17/03/2017 07:56 GMT | Updated 18/03/2018 05:12 GMT

Is It Ever A Good Idea To DIY When It Comes To Your Child's Tutoring?

Whether it's SATs, the 11+, GCSEs or A-Levels, there seems to be no end to the tests and exams our children have to work through. There's always something for them to study for, some target to reach, and it brings a lot of pressure.

Whether it's SATs, the 11+, GCSEs or A-Levels, there seems to be no end to the tests and exams our children have to work through. There's always something for them to study for, some target to reach, and it brings a lot of pressure. Stress is apparently at the highest level it has ever been in the under 11s, and as a parent it's hard to know how to help. One solution could be tutoring - it's not going to remove the pressure, but a good tutor can make thorny educational issues easier to understand, and those impressive exam results easier to attain. The question is, how do you know which tutoring style is best for you and your child?

Tutoring comes in three different formats: DIY, online or the more traditional professional face to face. Each option has its pros and cons:

DIY Tutoring

DIY tutoring comes with two obvious and major benefits. The first is that it allows you to spend meaningful time with your child, we're all busy these days and by the time we've got home, made dinner and got the kid's homework out of the way it's pretty much time for bed. Getting involved in tutoring allows you to spend that little bit more time together. It's also the cheapest option - why pay someone else for what you can do for free? Good question. Ask yourself another one and try to answer it honestly: if you had to sit down and do all of your children's homework, what marks would you get? Even the best of us have holes in our education. Can you still remember Pythagoras' Theorem, and if you can do you think that you could clearly explain it without confusing your children? What about split infinitives, clauses and tenses? No matter your age, you can guarantee that the national curriculum syllabus has changed significantly since you were at school, as well as the way in which things are taught. There's also the question of whether you want to deal with the tension which inevitably comes with tackling troublesome subjects with your children. While you might be the ultimate authority for your kids, they're more likely to sulk and answer back when you're struggling through the Industrial Revolution than when a tutor tries to do the same! If you have more than one child the problems multiply.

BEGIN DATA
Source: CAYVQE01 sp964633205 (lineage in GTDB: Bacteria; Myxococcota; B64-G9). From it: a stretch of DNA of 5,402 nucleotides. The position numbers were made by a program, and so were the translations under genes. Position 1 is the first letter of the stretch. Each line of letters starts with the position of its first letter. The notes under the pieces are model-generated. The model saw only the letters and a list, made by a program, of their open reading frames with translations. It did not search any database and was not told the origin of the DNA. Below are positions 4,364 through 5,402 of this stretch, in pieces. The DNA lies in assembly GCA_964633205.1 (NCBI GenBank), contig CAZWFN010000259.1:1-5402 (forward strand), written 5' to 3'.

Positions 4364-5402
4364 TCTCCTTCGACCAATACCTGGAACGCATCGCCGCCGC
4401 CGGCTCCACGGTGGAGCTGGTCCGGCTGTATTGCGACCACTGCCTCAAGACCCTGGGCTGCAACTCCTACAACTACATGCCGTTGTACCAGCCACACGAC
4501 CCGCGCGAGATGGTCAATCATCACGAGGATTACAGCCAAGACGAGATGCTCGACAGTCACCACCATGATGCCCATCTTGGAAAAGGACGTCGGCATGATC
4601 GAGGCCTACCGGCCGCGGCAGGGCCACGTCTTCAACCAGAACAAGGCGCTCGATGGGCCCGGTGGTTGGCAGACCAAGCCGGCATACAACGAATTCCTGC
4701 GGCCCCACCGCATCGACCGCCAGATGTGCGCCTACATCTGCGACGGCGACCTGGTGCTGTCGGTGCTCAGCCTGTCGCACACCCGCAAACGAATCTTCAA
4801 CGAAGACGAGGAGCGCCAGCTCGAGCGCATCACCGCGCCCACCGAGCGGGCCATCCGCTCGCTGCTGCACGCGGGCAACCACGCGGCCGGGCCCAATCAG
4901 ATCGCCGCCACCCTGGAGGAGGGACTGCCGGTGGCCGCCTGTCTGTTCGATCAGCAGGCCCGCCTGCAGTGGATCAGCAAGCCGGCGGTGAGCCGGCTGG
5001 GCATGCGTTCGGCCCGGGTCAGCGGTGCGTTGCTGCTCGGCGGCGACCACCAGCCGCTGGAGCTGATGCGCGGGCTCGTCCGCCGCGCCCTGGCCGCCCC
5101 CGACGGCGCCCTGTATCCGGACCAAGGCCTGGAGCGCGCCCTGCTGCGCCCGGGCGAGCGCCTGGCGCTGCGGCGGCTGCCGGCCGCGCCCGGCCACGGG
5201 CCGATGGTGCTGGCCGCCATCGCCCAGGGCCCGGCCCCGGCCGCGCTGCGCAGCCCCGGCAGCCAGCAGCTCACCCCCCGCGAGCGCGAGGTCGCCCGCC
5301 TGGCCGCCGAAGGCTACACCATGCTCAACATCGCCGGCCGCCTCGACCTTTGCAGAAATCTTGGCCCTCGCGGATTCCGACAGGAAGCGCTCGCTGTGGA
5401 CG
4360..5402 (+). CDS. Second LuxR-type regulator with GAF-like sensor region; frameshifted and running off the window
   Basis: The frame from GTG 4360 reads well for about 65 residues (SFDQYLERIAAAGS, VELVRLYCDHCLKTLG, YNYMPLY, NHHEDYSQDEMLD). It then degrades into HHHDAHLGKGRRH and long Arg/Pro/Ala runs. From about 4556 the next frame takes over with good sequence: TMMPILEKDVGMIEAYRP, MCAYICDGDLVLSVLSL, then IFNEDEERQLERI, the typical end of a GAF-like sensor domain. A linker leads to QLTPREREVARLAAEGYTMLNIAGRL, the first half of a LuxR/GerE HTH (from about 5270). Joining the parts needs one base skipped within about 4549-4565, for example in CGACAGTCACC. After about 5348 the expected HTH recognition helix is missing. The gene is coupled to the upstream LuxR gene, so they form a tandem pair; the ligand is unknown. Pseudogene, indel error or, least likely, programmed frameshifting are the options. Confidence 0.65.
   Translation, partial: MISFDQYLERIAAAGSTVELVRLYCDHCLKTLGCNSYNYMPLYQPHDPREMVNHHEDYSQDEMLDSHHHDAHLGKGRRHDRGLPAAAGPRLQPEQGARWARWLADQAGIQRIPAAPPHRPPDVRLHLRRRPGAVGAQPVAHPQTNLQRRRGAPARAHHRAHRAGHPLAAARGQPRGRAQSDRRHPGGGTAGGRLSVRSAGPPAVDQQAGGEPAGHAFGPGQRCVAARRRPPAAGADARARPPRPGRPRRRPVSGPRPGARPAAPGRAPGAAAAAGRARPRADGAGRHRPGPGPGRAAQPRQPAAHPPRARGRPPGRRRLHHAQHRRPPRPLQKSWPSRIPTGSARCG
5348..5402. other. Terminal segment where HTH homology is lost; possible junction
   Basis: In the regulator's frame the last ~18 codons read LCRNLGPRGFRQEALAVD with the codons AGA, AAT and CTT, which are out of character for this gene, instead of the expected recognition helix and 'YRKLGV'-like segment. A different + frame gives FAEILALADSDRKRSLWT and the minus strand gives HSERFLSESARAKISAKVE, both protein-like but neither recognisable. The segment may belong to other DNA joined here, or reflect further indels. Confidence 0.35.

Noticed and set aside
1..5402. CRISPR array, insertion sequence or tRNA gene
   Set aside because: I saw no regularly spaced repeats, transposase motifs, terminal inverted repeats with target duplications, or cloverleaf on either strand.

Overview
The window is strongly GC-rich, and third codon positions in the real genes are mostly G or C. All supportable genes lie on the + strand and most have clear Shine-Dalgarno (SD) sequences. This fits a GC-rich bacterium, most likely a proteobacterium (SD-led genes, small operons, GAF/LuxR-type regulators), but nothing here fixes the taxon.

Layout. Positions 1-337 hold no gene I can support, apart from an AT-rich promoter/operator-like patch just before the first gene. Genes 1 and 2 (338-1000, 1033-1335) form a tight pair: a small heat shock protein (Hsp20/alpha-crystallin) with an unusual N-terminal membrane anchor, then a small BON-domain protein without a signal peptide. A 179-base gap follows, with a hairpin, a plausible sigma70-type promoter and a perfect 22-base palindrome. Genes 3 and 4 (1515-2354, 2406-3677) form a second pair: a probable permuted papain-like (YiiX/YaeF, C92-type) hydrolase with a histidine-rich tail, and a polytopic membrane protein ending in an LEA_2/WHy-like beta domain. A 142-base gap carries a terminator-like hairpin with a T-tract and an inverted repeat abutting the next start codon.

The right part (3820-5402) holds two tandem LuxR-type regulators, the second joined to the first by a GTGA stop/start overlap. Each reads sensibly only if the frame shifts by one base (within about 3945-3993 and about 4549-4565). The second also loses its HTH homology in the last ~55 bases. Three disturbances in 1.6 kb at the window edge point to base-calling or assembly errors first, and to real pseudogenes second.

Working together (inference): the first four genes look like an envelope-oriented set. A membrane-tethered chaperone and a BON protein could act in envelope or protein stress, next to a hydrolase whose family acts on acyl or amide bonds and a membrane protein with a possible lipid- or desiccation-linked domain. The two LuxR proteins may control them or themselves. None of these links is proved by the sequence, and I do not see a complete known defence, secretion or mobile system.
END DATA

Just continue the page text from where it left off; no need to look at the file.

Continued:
Online Tutoring

A viable alternative to the DIY approach is online tutoring. It can be relatively cheap, easily accessible, flexible - with more than one tutor available you're not tied to a particular schedule - and a range of subjects can be covered by a professional teacher. The most significant benefit here is that your child is (or at least should be) taught by a qualified professional; an expert in their field. The difficulty though, as with anything online, is checking that the tutor is who and what they say they are. Then there comes the issue of technology, a huge number of UK homes still do not have high speed internet, this can lead to lag and interrupted tutorials. Finally, there's the problem of discipline, if a student is struggling with a lesson, they can simply log off; the internet holds a whole world of distractions, and disorganised students can easily forget about lessons.

Face-to-face Tutoring

In comparison to online lessons, traditional face-to-face tutoring can seem a little antiquated and old hat. It also comes with more of a financial impact, but there is still a lot to be said for getting what you pay for. Like DIY tutoring, this form delivers one-to-one, personalised lessons, focused on the academic areas where a pupil is struggling. Unlike the DIY option, the tutors are trained in up to the minute teaching practices, have a comprehensive working knowledge of the national curriculum and the emotional distance to instil discipline without invoking a sulk of epic proportions! When working face-to-face, tutors are also better able to read their pupil's mood and adapt lessons accordingly. While online tutoring can provide many of these aspects, it usually lacks the understanding which comes from a one-to one service.

Everyone learns in different ways and different types of tutoring will suit different children and different families. The important thing is that if your child is struggling at school you do everything you can to make the learning process as smooth as possible for them. In that case tutoring is worth serious consideration.

Ash Parsa is co-founder of Impact Tutors, a trusted network of professional tutors.